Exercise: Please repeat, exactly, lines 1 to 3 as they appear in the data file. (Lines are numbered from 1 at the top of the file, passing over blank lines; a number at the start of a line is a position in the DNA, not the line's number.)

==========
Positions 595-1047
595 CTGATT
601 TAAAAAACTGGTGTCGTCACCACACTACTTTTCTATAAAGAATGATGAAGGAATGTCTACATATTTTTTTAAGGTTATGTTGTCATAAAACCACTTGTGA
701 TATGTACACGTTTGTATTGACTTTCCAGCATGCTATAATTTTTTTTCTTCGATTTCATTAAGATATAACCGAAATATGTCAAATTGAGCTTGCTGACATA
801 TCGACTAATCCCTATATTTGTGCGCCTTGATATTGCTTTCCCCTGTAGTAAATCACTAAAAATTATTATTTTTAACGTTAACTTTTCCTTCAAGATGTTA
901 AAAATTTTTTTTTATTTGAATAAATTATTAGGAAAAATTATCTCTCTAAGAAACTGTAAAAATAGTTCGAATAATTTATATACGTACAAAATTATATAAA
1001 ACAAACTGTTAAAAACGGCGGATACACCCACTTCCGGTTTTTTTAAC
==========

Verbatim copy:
Positions 595-1047
595 CTGATT
601 TAAAAAACTGGTGTCGTCACCACACTACTTTTCTATAAAGAATGATGAAGGAATGTCTACATATTTTTTTAAGGTTATGTTGTCATAAAACCACTTGTGA